You've seen celebrity clinical psychologist Dr. Sherry Blake, author of The Single Married Woman: True Stories of Why Women Feel All Alone in Their Marriages, keep the Braxton sisters calm on the hit show Braxton Family Values. Now it's your turn to sit in her chair...
Q: My boyfriend and I have been together for almost 12 years (I’m ashamed to say) and we have a 10-year-old daughter together. The problem is that I want to get married, but he doesn’t want to. When we first met, when I was 21, I didn’t understand the value of marriage. Now that I’m older, I just received my Bachelor’s Degree in Business, and I have a much deeper faith in God and the church. I feel that marriage should be the next step for us. He is 36-years-old, and he is a good man. He works really hard and provides very well for our family. When I bring up marriage, we always end up having an argument. His mom has never been married, and she has five kids. My parents were married for 32 years with four kids before my father passed away two months ago. Now that my father has passed away, I want that commitment even more. It’s not about the ring or a fancy wedding – I just feel it’s the right thing to do in God’s eyes. This has become such a problem between us that I’m on the verge of leaving him. Should I leave a good man just because he is afraid of marriage or should I give him some more time?
A: Have you ever heard the saying, “Why buy the cow when you can get the milk free?” He has had free milk for 12 years and now you want to charge him. Try to see things from his perspective. Neither one of you initially placed any value on marriage within your relationship. It seems as if your relationship has been positive and you both have been committed to one another and your child.
You acknowledged that he is a good man and provides well for your family. Now after 12 years, you want to change the rules to the game as a result of your personal growth, especially with your father passing. That’s understandable. You had a reminder of the value of marriage with your parent's 32 years of success. He does not have this frame of reference. You noted that his mother was never married and had five children. I am sure he views his mother being single as a way of life for which he has modeled his behavior. You endorsed this by being with him for 12 years without the expressed desire for marriage until recently. I am sure if you had expressed a desire for marriage years ago, he would have innocently asked, “Why?” I am also sure he is confused. His resistance does not mean that he does not love you or is not committed to you. It only means that he is still not committed to the institution of marriage.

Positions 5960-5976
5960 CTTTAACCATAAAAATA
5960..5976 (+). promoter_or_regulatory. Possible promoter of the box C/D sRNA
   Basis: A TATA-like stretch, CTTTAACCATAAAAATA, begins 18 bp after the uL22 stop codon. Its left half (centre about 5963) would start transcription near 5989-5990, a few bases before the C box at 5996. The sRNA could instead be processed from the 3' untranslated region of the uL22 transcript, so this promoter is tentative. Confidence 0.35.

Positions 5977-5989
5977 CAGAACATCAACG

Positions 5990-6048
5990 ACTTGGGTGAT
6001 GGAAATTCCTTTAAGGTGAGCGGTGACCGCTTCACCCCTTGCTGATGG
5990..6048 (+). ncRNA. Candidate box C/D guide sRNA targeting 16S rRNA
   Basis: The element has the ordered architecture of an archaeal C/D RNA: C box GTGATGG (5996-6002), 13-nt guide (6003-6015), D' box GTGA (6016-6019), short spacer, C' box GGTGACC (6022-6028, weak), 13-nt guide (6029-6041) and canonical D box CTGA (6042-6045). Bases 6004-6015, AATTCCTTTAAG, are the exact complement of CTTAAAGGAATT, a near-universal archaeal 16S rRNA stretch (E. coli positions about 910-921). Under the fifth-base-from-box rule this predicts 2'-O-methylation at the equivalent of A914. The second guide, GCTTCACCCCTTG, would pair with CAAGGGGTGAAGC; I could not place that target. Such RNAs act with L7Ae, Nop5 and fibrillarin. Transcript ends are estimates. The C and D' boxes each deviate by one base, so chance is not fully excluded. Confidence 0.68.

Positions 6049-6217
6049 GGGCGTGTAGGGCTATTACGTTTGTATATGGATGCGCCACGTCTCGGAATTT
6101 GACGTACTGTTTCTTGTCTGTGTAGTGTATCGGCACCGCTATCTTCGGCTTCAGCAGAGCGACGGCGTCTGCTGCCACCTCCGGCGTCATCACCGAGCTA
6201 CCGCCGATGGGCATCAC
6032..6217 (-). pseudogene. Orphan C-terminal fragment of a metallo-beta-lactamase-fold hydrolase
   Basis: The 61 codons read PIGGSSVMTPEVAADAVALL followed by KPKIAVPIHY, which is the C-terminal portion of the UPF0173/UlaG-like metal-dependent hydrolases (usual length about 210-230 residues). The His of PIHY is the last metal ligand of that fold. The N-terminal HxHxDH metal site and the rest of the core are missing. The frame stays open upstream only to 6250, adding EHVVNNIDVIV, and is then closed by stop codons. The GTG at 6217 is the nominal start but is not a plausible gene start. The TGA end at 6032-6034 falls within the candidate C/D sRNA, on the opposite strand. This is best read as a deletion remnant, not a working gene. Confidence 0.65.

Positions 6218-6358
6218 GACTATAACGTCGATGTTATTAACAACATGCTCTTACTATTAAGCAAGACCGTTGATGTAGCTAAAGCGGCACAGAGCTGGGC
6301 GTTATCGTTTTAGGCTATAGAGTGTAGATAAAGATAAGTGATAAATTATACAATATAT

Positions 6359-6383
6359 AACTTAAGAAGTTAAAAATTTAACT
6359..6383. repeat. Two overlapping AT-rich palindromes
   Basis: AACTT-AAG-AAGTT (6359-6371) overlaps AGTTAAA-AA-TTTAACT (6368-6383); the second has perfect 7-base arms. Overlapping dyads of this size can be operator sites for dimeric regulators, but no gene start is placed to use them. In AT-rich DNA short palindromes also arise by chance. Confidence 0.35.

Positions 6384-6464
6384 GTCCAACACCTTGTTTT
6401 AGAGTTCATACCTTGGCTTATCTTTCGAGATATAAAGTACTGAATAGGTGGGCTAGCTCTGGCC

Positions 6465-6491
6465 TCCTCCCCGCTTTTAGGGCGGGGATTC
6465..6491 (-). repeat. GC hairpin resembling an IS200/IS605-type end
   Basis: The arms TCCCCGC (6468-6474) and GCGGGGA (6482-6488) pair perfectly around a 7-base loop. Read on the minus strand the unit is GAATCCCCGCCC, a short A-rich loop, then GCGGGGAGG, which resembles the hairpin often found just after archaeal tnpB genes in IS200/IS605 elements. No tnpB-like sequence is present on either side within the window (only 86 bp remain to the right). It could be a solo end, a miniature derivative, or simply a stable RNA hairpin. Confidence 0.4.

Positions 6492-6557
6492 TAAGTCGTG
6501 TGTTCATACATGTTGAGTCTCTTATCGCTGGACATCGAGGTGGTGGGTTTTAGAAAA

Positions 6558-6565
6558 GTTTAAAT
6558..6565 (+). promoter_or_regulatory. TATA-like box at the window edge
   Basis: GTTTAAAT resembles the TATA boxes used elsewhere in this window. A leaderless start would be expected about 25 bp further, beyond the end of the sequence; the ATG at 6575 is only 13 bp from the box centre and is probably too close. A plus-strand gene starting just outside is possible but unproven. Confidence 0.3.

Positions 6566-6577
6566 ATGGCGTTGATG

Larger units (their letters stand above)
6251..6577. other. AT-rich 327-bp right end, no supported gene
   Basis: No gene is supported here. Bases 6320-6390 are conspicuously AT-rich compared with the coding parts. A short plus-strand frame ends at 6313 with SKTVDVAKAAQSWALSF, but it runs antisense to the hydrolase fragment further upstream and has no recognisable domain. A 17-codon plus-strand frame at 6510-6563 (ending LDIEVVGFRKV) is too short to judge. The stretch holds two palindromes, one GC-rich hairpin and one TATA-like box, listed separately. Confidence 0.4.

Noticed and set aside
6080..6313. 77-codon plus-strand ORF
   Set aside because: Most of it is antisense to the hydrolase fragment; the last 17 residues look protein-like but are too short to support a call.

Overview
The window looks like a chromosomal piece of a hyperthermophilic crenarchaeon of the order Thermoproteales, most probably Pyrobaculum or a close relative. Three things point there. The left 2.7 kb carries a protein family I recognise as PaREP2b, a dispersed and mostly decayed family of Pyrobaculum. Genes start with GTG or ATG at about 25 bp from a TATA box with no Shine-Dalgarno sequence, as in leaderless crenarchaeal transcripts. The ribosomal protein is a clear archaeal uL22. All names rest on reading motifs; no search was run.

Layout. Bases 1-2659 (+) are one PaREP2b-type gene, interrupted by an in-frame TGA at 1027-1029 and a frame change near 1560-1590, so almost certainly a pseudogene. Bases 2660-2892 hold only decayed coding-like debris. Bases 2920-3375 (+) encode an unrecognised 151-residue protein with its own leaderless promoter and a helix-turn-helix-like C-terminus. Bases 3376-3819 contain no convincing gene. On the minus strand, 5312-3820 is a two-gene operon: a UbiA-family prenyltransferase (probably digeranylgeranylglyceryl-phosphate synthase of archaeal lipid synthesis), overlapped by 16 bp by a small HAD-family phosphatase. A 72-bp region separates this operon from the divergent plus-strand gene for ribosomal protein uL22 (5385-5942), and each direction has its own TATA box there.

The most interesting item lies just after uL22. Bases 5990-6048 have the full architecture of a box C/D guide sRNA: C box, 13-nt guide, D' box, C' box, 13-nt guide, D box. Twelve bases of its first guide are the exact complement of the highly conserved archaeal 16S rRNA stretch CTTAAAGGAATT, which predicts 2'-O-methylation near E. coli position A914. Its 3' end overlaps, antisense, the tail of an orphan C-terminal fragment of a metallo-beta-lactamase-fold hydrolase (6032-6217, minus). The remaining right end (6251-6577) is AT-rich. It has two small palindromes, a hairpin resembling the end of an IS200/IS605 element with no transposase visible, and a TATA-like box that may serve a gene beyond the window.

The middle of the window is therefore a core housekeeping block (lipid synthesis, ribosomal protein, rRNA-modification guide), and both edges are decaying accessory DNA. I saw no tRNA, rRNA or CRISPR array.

He has not changed, but you have. This causes a real dilemma for you: Do you leave and give up your family as you know it or do you stay and live with an unmet need for marriage? You may feel a need to put pressure on him until he says, "I do." But, is that what you really want? He is likely to feel resentful and angry with you underneath the surface if he agrees to marry you under pressure. I would suggest that you seek couples therapy in order for both of you to be heard and process your feelings honestly. It would definitely be better if he decides to marry you because of his love and acceptance of your growth rather than feeling as if he has to participate in a shotgun wedding. -- Dr. Sherry
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